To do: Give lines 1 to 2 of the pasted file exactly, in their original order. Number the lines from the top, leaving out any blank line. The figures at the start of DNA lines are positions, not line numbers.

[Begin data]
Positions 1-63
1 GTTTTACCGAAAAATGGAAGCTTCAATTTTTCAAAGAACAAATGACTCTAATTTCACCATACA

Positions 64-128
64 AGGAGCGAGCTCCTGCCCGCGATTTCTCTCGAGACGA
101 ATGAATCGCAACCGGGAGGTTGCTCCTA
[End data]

Positions 1-63
1 GTTTTACCGAAAAATGGAAGCTTCAATTTTTCAAAGAACAAATGACTCTAATTTCACCATACA